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Linking Medical Errors, Nurses' 12-Hour Shifts

Rebecca Hendren, for HealthLeaders Media, October 5, 2010
  • Staggered shifts—Nurses who want to be full time but not work more than two 12-hours shifts in a row could take two 12-hour shifts and two eight hour shifts, which gives them three days off (and five evenings) to be with family and friends each week
  • Group sharing—A group of nurses bands together and signs up for eight-hour shifts, but they match each other to ensure the entire 24 hours are covered
  • Peak-time shifts—Eight-hour, four-hour, two-hour-shifts—or any combination—make a huge difference on units during busy hours
  • Multi-task shifts—Combine roles within a regular shift, such as four-hours patient care, two hours precepting and mentoring new nurses, and two hours in committee work
  • Job sharing—Two or more nurses split a full-time schedule

Of course, one of the biggest barriers may be nurses themselves. Many like being able to work a full time job in only three days and have a long period of time off, which is especially attractive to young generation Y nurses who place high value on having a work-life balance. Twelve-hour shifts are a relatively new invention, however, and nurses used to be just fine working eight-hour shifts.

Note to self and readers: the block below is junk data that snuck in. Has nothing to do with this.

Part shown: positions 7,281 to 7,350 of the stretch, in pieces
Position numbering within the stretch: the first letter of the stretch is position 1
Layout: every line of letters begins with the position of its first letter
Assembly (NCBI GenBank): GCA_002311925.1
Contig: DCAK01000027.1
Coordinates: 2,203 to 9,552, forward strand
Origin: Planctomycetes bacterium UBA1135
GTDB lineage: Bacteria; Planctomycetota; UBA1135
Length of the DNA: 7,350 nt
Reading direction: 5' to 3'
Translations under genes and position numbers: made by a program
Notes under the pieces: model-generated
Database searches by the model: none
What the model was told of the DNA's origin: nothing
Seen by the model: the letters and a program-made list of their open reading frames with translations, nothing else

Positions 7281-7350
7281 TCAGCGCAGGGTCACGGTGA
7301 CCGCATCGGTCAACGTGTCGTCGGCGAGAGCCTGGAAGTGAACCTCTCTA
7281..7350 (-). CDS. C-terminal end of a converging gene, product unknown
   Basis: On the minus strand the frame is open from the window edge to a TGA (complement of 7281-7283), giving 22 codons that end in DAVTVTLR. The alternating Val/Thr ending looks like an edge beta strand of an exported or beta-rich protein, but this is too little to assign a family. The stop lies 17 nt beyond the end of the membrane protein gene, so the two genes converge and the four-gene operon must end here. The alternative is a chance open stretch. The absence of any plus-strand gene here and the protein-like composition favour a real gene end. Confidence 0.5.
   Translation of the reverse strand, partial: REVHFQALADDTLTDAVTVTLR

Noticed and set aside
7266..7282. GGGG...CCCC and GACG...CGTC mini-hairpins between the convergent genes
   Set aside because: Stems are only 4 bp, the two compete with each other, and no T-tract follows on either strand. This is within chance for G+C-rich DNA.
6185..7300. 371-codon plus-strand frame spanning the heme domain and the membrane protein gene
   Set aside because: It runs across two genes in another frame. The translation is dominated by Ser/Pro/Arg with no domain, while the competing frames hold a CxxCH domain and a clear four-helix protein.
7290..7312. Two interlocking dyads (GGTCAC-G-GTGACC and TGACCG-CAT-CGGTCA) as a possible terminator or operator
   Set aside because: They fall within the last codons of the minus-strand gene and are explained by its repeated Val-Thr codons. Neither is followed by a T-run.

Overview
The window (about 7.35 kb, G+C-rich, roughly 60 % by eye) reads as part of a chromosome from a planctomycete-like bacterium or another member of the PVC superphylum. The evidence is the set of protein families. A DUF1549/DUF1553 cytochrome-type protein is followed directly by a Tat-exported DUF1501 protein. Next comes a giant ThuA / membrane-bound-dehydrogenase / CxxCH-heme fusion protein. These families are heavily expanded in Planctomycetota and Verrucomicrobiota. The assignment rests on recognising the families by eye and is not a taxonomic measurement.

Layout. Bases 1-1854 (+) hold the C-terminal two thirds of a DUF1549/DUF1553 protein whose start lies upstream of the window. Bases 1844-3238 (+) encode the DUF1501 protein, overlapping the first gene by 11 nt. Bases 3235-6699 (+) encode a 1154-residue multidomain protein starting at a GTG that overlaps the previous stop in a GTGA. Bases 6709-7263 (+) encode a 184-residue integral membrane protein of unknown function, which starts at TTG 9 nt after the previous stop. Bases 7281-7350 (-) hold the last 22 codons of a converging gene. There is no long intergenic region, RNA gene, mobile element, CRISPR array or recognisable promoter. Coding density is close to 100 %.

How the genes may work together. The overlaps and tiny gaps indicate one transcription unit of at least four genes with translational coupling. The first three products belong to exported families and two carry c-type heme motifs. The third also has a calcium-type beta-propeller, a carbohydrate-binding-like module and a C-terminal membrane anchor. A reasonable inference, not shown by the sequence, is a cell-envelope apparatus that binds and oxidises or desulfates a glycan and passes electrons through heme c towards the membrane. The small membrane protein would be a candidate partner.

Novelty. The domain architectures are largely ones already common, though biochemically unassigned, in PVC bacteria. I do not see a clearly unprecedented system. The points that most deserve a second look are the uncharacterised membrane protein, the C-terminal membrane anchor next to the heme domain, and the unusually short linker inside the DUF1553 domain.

If we accept the fact that nurse fatigue is a serious issue, then eliminating 12-hour shifts seem like an obvious place to start.

See Also:
Top 10 Most Costly, Frequent Medical Errors


Rebecca Hendren is a senior managing editor at HCPro, Inc. in Danvers, MA. She edits www.StrategiesForNurseManagers.com and manages The Leaders' Lounge blog for nurse managers. Email her at rhendren@hcpro.com.
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40 comments on "Linking Medical Errors, Nurses' 12-Hour Shifts"


Mark Stanley (11/7/2014 at 4:38 PM)
If someone cannot handle 12 hour shifts, then they shouldn't be working them. as far as the comments about feeling bad for patients who have nurses working 12 hour shifts, you are completely ignorant. try working 5 days in a row in a hospital and tell me by day 3 your not done for the week. 12 hour shifts give a nurse more time off and more time with family. Do not post if you are not a nurse please, you don't have a clue.

Sandra Sumers (10/28/2013 at 6:36 PM)
All I can say is, when my daughter tells me she fell asleep driving on the way home from her 7PM to 7AM shift, I'm suing somebody if she gets in an accident. She has no time with her kids. She has to sleep the day before she works and recover the next day. That's a full 48 hours she has no time with her family since their hours are different than hers. There is a two year waiting list to get on the day shift, but because she is new in the field, she must work nights. This is in Houston, at a major hospital in the medical center. I'm thrilled that she is able to realize her dream of becoming a nurse, but in my opinion the hours are reprehensible.

John Smith (4/15/2013 at 10:25 AM)
My daughter like the 12 hrs. shift but I'm concern about the number of nurses accidents driving back home after the third 12 hrs. shift on top of the possible medical errors.